For over two decades, Lt. Edward Restrepo has moved up the ranks within the Gwinnett County Police Department in the Atlanta area. But his career success hasn’t held him back from being a college graduate – and even pursuing graduate school. The 42-year-old has just wrapped up his third degree from Saint Leo University and aspires to one day teach at the institution that has meant so much to him.
A native of New Jersey, the longtime law enforcement professional now resides in Jefferson, Ga. He completed his AA in criminal justice in 2014 and followed that up with a bachelor’s in criminal justice with a concentration in homeland security. And he didn’t stop there, having finished his master’s in criminal justice this past academic year.
His Path to Saint Leo
While on the road, he essentialy stumbled upon one of Saint Leo’s Education Centers that he has now called home for the past several years.
“Saint Leo has its Gwinnett Education Center in the jurisdiction where I work,” he says. “One day, I saw it when I was driving by, so I went online and researched it.”
The fact that the university offers practitioner-based programs is what really drew him in to eventually enroll.
“Since I had already worked in law enforcement for some time, I thought it was a good fit. The faculty consisted of current and former police captains, majors, prosecutors and judges. I also liked the flexibility of the programs and the fact that they’d be willing to work with me and give me a little extension on certain assignments if I would need it. I found some other schools to be very rigid and not as understanding toward students who are working.”
Attending the Gwinnett Education Center
While Restrepo took some classes at Saint Leo’s Marietta Education Center, it was the Gwinnett location where he did most of his coursework.
“I really enjoyed the classes and discussions there, so much so that I’d love to be able to teach for Saint Leo,” he says. “They saw me come in with a high school diploma, and now they’re seeing me graduate with my master’s.”
In terms of faculty, a few of those who made a positive impact on him include Dr. Phillip Neely, Dr. Robert Sullivan and Dr. Forrest Beach.
In addition to his regular coursework, he participated in the university’s Learning at Sea cruise course in the Caribbean and traveled to Israel for the school’s annual summer trip to study counterterrorism methods.
Because of his positive experience with the university, he says he’s referred over a dozen individuals to Saint Leo.
“I will actually walk them through the Gwinnett Education Center and introduce them to the staff there,” he explains. “I really believe in what they do and what they offer.”
A Career of Serving the Community
It was how Restrepo’s mother handled being a single parent that inspired her son to want to serve others as an adult.
“My mom was a single mother, and it was a big inspiration to see the sacrifices she had to make,” he says. “Because of this, I knew I wanted to be a cop some day and make my own sacrifices.”
In 1997, he graduated from the police academy and started in the field as a patrol officer. He later moved into a training position teaching new recruits before becoming an investigator of gangs, homicides, robberies and other serious crimes. He has since gone on to win awards and honors for his work and is now a lieutenant.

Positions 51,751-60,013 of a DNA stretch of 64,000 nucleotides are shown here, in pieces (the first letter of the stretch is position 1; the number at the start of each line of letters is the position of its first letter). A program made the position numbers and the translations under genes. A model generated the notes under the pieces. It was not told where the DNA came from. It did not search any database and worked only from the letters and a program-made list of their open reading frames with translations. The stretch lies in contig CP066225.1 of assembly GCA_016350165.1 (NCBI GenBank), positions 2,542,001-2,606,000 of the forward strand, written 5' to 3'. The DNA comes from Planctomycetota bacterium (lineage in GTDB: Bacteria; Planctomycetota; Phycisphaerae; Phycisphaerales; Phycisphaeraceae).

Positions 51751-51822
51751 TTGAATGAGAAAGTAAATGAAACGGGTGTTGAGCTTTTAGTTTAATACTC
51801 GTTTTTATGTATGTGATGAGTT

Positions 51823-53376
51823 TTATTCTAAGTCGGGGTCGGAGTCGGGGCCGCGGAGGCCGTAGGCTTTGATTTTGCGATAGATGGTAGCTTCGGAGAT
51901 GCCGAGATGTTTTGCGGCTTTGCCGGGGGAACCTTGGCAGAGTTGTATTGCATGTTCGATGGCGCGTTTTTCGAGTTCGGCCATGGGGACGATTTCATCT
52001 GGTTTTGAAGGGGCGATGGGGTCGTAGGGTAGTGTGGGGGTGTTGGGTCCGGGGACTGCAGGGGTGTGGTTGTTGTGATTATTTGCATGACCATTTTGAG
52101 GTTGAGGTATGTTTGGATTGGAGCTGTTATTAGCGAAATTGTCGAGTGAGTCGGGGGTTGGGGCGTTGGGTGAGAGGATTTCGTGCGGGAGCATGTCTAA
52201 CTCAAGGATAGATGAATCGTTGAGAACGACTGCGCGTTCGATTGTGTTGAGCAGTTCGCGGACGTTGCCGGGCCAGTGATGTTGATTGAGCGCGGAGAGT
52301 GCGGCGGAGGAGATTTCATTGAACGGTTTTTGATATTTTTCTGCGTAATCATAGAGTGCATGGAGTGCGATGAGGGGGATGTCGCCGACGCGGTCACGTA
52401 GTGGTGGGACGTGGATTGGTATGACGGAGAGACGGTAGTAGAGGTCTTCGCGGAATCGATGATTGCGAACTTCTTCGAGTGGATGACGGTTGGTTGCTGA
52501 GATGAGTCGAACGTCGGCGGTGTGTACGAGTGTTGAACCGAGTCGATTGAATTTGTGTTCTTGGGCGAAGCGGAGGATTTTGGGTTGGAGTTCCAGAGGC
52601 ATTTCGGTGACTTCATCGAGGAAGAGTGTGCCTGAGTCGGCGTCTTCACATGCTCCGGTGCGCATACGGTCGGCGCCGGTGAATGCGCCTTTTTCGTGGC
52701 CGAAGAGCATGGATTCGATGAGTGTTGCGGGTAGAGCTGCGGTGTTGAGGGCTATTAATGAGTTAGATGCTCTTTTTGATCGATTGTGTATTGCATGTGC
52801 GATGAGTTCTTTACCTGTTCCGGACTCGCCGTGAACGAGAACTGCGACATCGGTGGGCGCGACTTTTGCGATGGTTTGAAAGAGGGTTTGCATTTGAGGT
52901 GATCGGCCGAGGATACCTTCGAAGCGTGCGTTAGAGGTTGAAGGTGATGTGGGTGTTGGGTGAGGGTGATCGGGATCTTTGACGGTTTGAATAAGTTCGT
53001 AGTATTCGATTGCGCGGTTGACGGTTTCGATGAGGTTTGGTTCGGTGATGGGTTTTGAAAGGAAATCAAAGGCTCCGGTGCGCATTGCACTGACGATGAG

His current role has involved police and security work at Infinite Energy Arena, a 13,000-seat facility in Duluth, Ga. Thanks to his class trip to Israel, he’s been able to apply what he learned over there to his job.
“I’ve been able to incorporate what I saw into how things are run at this arena, such as metal-detecting strategies, where vehicles are allowed to park and other aspects of protecting this arena.”
Having attained a higher education in criminal justice has been a big boon for him, he adds.
“My degrees have absolutely helped me move up the ranks in my department,” he says. “I have become much more marketable within the agency through this education.”
Throughout his varied career, he has been involved in a number of cases that have really stood out for him. A pair of unrelated cases involved the senseless murders of two local teenagers.
“These two boys, Tre Shambry and Paul sampleton, were killed in the area unnecessarily. They were both aspiring athletes and very well-liked in the community. One was shot by someone being careless with a handgun, and the other was executed in a brutal home invasion. Both cases involved about a year of investigative work. We had nothing at first and had to build up both cases. It was so rewarding to help orchestrate and bring closure to these cases. I still am in touch with the two families.”
With his sights set on earning a doctoral degree, he says he’d love to teach – or at least do some formal mentoring of the younger officers in his police department.
“At some point, I think I’ll be looking for that transition that we all seem to look for when we reach a certain level in our careers. I’m so passionate about teaching. I’d love to start a formal mentorship program or teach criminal justice at the college level. Overall, I would say I just want to help those getting into this profession improve themselves and their skills.”
Photo credit: The photograph of Edward Restrepo included in this blog article is used with permission.